• Alcantara has an overpowering 94-102 mph FASTBALL that is a 70 on the 20-80 scouting scale and a 92-96 mph 2-seam SINKER. He also has what may become an average (45 now, 50 in the future) 84-88 mph SLIDER with depth that retired righthanded hitters. He has a CURVEBALL. He also has a very good 88-90 mph CHANGEUP on which he maintains arm speed to fool hitters, and it has a chance to become a solid-average to plus pitch (a 60) if he gains some consistency with  it. It is another swing-and-miss pitch, especially against lefthanded hitters.

    Improved command of all his pitches is the most important factor for Sandy to remain a starter. Even with his velo his fastball becomes hittable in the middle of the plate. All of his pitches need much more consistent control. You can throw it as hard as you want, but if you leave it up over the plate, you're going to get hit. (Spring, 2019)

    “He throws hard, but they will hit you as you go up levels if that’s all you have,” New Orleans manager Arnie Beyeler said of Alcantara. “He needs more reps. He’s done a good job, but he needs to continue to develop his fastball command.” (July, 2018)

  • 2017 Season Pitch Usage: 4-seam Fastball 28.4% of the time; Sinker 38.1% of the time; Change 11.6%; and Slider 21.9% of the time.

  • 2018 Season Pitch Usage: 4-seam Fastball 33.5% of the time, his Sinker 26.5%; Change 13.2%; Slider 22.2%;  and Curveball 4.6% of the time. Average velocity: 4-seam 96.1 mph, Sinker 95.8, Change 89.7, Slider 86.1, and Curve 82.1 mph.

  • 2019 Season Pitch Usage: 4-seam Fastball 29.7% of the time, his Sinker 27.3%; Change 12.9%; Slider 23.6%;  Curveball 6.8%; and Cutter less than 1% of the time. Average velocity: 4-seam 95.9 mph, Sinker 95.6, Change 89.5, Slider 86.1, Curve 81.3, and Cutter 93.7 mph.

  • For such a tall (6-feet-4), lean righthander, Sandy doesn't have very much effort. His mechanics are pretty clean, though he is still working to keep his long levers in sync to be able to throw consistent strikes, something that improved over the course of the 2015 season.

  • Sandy needs to repeat his delivery more consistently. He has room to gain strength, which would help him maintain his delivery. He can lose feel for his mechanics, and his fastball drifts up or out of the strike zone.

    Alcantara has near-average control. He no longer has major command issues and has games where he only walks a couple or three batters. He is becoming that guy who can strike out guys and induce ground balls. His fastball has nice movement. That makes a special pitcher. He is also good about not worrying about what happened. He can focus on the guy at home plate. He won't let an error affect him. (July 2016)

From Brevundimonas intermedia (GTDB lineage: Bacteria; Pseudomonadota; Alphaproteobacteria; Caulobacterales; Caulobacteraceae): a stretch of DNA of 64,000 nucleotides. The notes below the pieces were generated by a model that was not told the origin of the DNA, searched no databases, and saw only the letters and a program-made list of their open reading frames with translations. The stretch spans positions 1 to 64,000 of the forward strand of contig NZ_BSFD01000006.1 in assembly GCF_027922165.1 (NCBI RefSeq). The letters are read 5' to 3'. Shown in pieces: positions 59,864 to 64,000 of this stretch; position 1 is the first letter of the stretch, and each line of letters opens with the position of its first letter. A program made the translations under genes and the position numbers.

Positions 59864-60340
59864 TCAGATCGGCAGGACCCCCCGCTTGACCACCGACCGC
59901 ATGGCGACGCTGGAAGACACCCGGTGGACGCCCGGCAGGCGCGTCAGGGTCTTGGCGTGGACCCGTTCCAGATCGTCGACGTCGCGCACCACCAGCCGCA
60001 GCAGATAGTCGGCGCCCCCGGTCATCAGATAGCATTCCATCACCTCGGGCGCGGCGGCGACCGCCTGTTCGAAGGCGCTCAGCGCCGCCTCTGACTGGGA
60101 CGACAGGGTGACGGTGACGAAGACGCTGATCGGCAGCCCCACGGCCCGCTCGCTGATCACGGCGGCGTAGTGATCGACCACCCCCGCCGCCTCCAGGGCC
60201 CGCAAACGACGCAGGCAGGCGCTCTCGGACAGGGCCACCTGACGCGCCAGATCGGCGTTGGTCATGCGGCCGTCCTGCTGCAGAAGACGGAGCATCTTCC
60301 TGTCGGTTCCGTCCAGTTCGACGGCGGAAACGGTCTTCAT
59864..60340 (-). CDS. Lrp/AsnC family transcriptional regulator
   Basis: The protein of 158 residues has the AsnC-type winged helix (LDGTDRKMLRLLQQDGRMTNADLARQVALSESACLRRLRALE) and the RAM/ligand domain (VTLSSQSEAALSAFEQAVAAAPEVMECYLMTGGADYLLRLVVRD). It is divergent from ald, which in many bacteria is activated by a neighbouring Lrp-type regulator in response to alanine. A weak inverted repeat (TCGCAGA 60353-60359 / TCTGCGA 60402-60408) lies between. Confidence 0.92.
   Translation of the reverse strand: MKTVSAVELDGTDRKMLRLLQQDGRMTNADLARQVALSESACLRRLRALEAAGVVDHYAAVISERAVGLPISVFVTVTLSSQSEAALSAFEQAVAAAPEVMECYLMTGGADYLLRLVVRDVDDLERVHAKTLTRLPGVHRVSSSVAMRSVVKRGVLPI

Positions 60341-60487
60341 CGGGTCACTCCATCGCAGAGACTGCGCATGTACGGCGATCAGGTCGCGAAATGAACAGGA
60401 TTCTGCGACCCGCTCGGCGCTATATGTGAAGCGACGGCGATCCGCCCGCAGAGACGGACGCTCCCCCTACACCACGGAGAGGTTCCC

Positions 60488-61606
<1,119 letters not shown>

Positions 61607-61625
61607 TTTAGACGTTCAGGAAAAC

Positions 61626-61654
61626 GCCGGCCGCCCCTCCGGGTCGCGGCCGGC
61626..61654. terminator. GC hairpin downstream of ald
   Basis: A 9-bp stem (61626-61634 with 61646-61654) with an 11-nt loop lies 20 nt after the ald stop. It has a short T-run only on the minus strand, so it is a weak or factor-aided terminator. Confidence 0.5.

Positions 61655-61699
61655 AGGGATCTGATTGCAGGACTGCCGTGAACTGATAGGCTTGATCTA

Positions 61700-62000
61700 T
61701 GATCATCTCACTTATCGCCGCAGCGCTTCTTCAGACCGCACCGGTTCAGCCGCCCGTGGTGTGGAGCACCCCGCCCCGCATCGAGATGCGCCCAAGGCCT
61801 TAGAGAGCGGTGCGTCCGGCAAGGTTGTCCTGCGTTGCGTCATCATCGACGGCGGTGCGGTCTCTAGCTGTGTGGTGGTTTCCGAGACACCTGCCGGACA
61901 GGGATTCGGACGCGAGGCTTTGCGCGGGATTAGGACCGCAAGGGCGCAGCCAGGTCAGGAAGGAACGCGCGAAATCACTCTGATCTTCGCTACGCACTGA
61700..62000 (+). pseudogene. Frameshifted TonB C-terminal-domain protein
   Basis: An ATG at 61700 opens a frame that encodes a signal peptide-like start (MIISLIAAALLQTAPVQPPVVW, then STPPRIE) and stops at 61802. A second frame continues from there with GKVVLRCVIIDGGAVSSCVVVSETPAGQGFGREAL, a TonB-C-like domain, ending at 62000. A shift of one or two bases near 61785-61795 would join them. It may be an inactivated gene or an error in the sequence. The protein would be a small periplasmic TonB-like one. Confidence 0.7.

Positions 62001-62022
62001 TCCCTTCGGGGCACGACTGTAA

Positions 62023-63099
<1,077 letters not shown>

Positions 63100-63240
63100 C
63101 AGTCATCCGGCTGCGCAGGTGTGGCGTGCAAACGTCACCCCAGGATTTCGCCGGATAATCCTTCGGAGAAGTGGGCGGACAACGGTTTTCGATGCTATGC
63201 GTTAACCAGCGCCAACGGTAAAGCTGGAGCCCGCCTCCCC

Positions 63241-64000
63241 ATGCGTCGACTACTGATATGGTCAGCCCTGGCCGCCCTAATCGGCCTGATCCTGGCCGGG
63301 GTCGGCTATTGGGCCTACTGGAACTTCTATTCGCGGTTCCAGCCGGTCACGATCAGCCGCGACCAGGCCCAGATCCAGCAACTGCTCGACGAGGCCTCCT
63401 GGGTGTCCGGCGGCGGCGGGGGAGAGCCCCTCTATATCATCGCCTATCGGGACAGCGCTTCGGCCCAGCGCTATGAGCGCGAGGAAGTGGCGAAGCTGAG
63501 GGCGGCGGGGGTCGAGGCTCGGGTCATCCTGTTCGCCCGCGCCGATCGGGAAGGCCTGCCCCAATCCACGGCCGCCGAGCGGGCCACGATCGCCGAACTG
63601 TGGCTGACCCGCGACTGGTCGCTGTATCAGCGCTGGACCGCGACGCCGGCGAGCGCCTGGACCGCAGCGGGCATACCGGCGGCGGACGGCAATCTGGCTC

• Sandy has a starter’s repertoire and frame, very tall and lean with a loose right arm. And he is durable.

  • In 2016, Alcantara got more strikeouts, surprising with the kind of heat Sandy throws. But he wasn't getting Ks with his fastball.

    "Before, I wasn't able to strike out a lot of guys," Alcantara said through an interpreter in 2016. "I would strike out people, but not in these kind of numbers. My breaking pitch is getting better. That's why I'm able to strike out more people."

    His strikeout surge wasn't a focused aspect of his development.

    "I want to get people out," Alcantara said. "If I can get the strikeout, I'll go for the strikeout, but the important thing is get the batter out, however that happens.

    "I'm focused to get a first-pitch strike, so I can work ahead and then work in the breaking pitch. I want to learn to keep batters off-balance. At times, I can overpower a batter, but that doesn't happen often at this level (Single-A)."

  • The Marlins are developing Alcantara as a starter. Sandy is supremely confident, and all that he is missing is fastball command. (July 2018)

  • 2019 Season: The Marlins have not hesitated testing the limits of rookie righthander Sandy Alcantara down the stretch. And the organization has shown no intention of scaling back his workload in the final week and a half.

    Alcantara reached a franchise milestone at Chase Field, setting Miami’s club record for innings pitched by a rookie. The 24-year-old, who is making a case to enter 2020 as the team’s ace, logged 5 2/3 innings, though he yielded five runs (four earned) on seven hits and two walks in a 5-4 loss to the D-backs.

    Alcantara is now at 184 innings this season, topping the 180 thrown by Scott Olsen in 2006.

    “I feel really good about that,” Alcantara said. “I come from the Dominican Republic, and I got ready there in the offseason to come here and compete. I want to finish strong. I’ve got two starts left. I want to finish healthy and give 100 percent.”

    In the final two months, Alcantara ranked 12th among starters in ERA and 10th in WHIP. The secrets to the rookie's second-half success were improved control (3.2 walks per nine innings) and an improved chase rate out of the zone (70th percentile). Alcantara imparts such spin on his pitches that he is difficult for batters to square up, thus he can probably thrive with a slightly below-average strikeout rate. (Matt Eddy - Baseball America - Spring, 2020)

  • July 14, 2020: Sandy Alcantara established himself as a frontline starter in 2019. The Marlins made it official that the 24-year-old right-hander will be the ace of their staff. Alcantara will be the Opening Day starter, manager Don Mattingly announced during The Line Drive show on the club's YouTube channel.

  • As of the start of the 2021, Sandy had a career record of: 11-19 with a 3.71 ERA, having allowed 32 home runs and 248 hits in 281 innings.
Career Injury Report
  • July 3-Aug. 6, 2018: Sandy was on the DL with right axillary infection. 

  • Aug 4-30, 2020: Sandy was on the IL